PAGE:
I had a lot of fun in high school doing projects in our 700 seat proscenium theater. For an idea of what high school was like for me, check out this article from our school paper. Below is a blurb I wrote for my old high-school website about one the Wizard of Oz.
The Wizard of Oz
The Wizard of Oz was quite an undertaking. I served as “Technical Coordinator” and sound operator for the production. Although the school officially hired light and sound designers, I played a major role in both areas, designing the systems that supported the designers’ visions. I also designed a fairly complex video system which allowed us to project the wizard twelve feet high in only 9 feet of throw distance, without expensive lenses.
Sound, sound, everywhere
For the production, I rented a large inventory of equipment to augment our installed sound system. First and foremost, we needed better intelligibility in the front rows of house. A pair of JBL MS26 speakers provided low profile and a nice punch in the mid-high end; I powered them with a Crown Macro-Tech 1202 amplifier. To equalize the MS26’s, I used a personal favorite processor, the Sabine Power-Q. It has extremely powerful parametric and graphic EQ, compression, delay, and it even sounds pretty good for a digital unit.
To keep the four main characters louder than the orchestra, I used 4 Audio Technica 3000 series wireless lavalieres. Sonix has a local expert in RF
, and he created a frequency guide for me that worked incredibly well. Additionally, I used one of our existing Shure VHF lavs for special people to pass around. It wasn’t worth renting an additional unit just for a couple scenes. For ambient pickup, I rented four Crown PCC160s and used our existing 3 Audio Techinca ES933 chorals with cardioid elements on them.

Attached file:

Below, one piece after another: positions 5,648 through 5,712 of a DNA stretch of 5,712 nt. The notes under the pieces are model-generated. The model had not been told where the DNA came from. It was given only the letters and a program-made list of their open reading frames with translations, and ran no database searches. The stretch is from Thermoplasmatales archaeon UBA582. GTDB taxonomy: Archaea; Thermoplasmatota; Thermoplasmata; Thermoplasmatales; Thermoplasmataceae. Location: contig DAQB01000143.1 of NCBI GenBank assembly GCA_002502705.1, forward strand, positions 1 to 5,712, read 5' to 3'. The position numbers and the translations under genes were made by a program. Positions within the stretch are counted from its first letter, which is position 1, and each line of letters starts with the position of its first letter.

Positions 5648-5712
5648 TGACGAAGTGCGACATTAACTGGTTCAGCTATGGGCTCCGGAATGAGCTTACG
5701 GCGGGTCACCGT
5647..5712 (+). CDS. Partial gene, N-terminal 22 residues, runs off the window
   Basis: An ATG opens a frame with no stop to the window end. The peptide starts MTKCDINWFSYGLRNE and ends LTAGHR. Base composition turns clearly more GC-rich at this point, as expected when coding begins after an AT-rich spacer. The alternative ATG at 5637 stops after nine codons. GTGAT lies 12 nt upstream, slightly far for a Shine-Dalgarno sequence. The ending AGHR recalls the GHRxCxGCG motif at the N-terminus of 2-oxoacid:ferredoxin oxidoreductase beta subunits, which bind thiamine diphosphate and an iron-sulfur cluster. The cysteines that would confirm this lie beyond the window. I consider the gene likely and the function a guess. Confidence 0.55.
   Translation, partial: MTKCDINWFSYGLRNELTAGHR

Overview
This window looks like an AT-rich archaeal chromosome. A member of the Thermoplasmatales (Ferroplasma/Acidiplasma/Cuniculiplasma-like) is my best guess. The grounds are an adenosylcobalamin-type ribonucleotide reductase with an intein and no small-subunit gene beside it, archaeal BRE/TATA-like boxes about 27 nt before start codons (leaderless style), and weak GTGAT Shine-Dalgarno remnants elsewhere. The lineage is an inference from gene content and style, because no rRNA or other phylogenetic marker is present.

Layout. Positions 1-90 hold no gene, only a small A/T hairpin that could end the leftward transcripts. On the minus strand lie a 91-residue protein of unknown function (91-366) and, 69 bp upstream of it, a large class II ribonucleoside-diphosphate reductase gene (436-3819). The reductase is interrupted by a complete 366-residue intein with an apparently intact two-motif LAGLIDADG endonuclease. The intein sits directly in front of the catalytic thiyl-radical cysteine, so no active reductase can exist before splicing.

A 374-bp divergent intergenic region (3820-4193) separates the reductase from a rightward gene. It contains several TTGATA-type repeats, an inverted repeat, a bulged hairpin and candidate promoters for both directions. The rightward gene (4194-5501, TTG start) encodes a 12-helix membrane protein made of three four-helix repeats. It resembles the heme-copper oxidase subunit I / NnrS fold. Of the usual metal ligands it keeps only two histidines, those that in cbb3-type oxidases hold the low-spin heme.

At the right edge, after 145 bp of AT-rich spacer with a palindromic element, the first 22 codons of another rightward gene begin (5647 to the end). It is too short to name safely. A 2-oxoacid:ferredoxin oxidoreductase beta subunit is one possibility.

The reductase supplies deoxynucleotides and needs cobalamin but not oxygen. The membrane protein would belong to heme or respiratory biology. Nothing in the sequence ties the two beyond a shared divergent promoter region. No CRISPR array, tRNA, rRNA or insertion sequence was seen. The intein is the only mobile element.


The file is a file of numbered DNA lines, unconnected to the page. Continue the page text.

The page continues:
I also designed a very interesting playback system. There is OS X software floating around the internet called “Serial and MIDI Show Control,” (SAMSC) which works like a very fancy SFX for macs. It’s really incredible software. It streams video, uses any standard output hardware, can send serial commands, MTC, MIDI show control, and ETC MIDI data, and also operate ethernet DMX nodes, slide projectors, unlimited virtual playback decks, or anything else you can throw at it. Anyway, I used SAMSC to build a dynamic sound effects machine.
It was actually a pretty standard playback setup. We didn’t have enough going on to warrant the use of more than two output channels, so the internal sound card worked wonderfully. The cues were set up to run like a lighting board. For each sound cue, I hit the spacebar, and the machine executed fades, starts, stops, loops and other actions on 4 virtual playback decks. The sound effects themselves were designed masterfully by Tom Shread.
I am the great and powerful…
The wizard himself was actually an tight combination of great acting, creative set design, and inventive technology. I used entirely school equipment to pull off the projection and camera system, which consisted of a playback deck, two broadcast quality SVHS cameras, TV lighting, a 4 channel Panasonic professional broadcast video mixer, a 2700 lumen Sanyo projector, a 12’x12′ Da-Lite fast-fold rear projection screen, and the secret ingredient: a very, very large mirror.
The video system served both as a “magic picture” for the wicked witch, and the Wizard’s primary mode of communication. There was a camera for each type of use. The witch’s camera was actually located in the audience for use by evil munchkins, and the Wizard’s was backstage on a tripod in his “studio.” I had to set up special lighting in both locations to give the best image, and allow the cameras to focus correctly. We also used a playback deck to show footage of the Wizard and Dorothy flying away at the end of the show.
For each type of video, I wrote presets in the mixer, which controlled distortion, pixelation, and color tinting. Obviously, I opted for a green wizard, and the set designer asked for a cool blue in the witch’s castle. During the show, the video operator would recall each preset, and then use editable parameters to add to the performance. For example, we would reverse the colors when the wizard yelled, and slowly alter the pixelation otherwise. The final effect was incredible; we had children screaming, adults ooohing and aahing, and received a round of applause each performance.